Medicaid and Medicare both play a pivotal role for people with disabilities, but millions fall outside their reach because coverage is often restricted to the poorest and most severely disabled. Recent policy efforts have focused on targeted improvements. For example, some states now guarantee continued access to Medicaid under “buy-in” programs that enable people with disabilities to become competitively employed without fear of losing health coverage. In addition, a few states have extended Medicaid coverage to people who have certain progressive conditions, such as HIV/AIDS or multiple sclerosis, for whom early treatment could slow the progression of disease. Other targeted proposals being discussed include permitting states to expand Medicaid coverage for children with disabilities in families with slightly higher incomes (up to about $40,000 a year) and eliminating the Medicare two-year waiting period for people with disabilities under age 65.
Broader efforts to expand health coverage to the nation’s uninsured could help improve coverage for people with disabilities. Some have proposed subsidizing the purchase of individual health insurance plans. This strategy is likely to be of limited help to people with disabilities unless policies are offered to people with chronic conditions, premiums are affordable, and benefits are sufficiently broad. Broader insurance market reforms may be needed if the individual market is to address the needs of people with disabilities. Others have proposed expanding Medicaid and SCHIP to cover more of the low-income uninsured and shoring up the employer-market by providing federal financing for high-cost cases. Building on Medicaid and SCHIP would capitalize on the prominent role that public programs currently play for people with disabilities, but would work only if sufficient funding were provided by the federal and/or state governments to assure adequate benefits.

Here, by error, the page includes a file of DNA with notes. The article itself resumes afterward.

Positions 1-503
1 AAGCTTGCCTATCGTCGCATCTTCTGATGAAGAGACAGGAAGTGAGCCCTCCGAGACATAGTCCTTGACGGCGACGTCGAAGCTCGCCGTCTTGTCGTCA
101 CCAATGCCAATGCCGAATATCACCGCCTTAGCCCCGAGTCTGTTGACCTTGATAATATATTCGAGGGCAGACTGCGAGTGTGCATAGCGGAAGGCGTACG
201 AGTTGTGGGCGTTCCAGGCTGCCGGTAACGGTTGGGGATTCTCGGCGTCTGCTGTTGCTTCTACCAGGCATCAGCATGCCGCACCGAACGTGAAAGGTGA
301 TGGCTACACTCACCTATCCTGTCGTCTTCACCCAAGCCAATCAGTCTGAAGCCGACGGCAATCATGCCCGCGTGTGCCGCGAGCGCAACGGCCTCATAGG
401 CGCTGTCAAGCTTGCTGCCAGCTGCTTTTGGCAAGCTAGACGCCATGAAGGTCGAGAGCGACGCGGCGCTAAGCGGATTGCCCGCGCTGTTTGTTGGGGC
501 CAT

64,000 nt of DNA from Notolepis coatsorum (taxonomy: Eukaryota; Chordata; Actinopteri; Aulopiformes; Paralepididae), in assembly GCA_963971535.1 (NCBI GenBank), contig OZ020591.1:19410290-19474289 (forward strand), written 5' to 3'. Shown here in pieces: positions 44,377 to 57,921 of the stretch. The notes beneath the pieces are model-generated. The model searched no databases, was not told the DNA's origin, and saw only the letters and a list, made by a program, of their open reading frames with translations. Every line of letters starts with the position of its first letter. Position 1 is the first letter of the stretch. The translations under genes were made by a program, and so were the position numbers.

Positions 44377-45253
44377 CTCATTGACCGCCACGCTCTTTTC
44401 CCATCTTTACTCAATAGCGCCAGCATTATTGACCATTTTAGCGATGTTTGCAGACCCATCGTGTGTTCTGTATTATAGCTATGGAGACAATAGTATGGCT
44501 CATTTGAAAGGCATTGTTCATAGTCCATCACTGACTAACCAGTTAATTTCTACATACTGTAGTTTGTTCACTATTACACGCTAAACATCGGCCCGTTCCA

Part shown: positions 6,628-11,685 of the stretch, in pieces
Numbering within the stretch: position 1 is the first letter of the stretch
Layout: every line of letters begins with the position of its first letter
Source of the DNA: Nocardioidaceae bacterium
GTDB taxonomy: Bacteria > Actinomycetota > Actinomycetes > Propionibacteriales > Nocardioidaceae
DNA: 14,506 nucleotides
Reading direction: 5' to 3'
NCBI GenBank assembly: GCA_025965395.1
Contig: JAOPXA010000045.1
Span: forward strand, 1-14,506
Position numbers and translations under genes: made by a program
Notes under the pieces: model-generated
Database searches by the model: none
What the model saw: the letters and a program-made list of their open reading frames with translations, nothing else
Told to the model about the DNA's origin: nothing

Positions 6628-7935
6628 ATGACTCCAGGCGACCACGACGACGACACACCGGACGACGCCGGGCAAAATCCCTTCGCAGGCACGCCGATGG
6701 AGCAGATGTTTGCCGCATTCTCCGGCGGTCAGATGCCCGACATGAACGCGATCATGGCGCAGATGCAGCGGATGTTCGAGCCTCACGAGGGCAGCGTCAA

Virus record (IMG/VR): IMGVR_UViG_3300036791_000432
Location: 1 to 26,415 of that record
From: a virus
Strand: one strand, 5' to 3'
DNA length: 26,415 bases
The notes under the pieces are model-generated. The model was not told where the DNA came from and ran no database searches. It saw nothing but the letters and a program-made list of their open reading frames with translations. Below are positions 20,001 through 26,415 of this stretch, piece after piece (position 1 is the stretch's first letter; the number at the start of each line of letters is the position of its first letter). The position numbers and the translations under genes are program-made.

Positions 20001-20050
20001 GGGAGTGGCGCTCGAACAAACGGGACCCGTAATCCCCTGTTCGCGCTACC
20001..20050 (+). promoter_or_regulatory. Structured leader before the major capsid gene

Access to the right medicines enables people with disabilities to participate in the workforce and in their communities, and, in some circumstances, may make the difference between life and death. However, affording prescription drugs can be a daunting challenge. In the absence of drug coverage under Medicare, Medicaid has played an essential role in helping low-income people with disabilities have access to a broad range of medicines.
Beginning in 2006, Medicare will begin offering new prescription drug plans. For Medicare beneficiaries who have multiple health conditions and take numerous prescription medications, critical issues will include whether the drug benefit is adequate in providing all of their needed medications and whether it will do enough to lower their drug costs. Low-income beneficiaries (generally those with incomes less than about $14,000/year) will be able to sign up for help in paying premium and cost-sharing requirements for the new plans, but efforts will be needed to let people know about this assistance and to facilitate enrollment.
For those who currently rely on Medicaid, Medicare will take over drug coverage and Medicaid coverage of prescription drugs will end. A critical issue for these “dual eligibles” will be how this transition from Medicaid to Medicare is handled, whether there are gaps in coverage, how much out-of-pocket spending is required, and how readily individuals and physicians will be able to challenge or appeal denials of prescribed drugs.
Coverage of Long-Term Services and Supports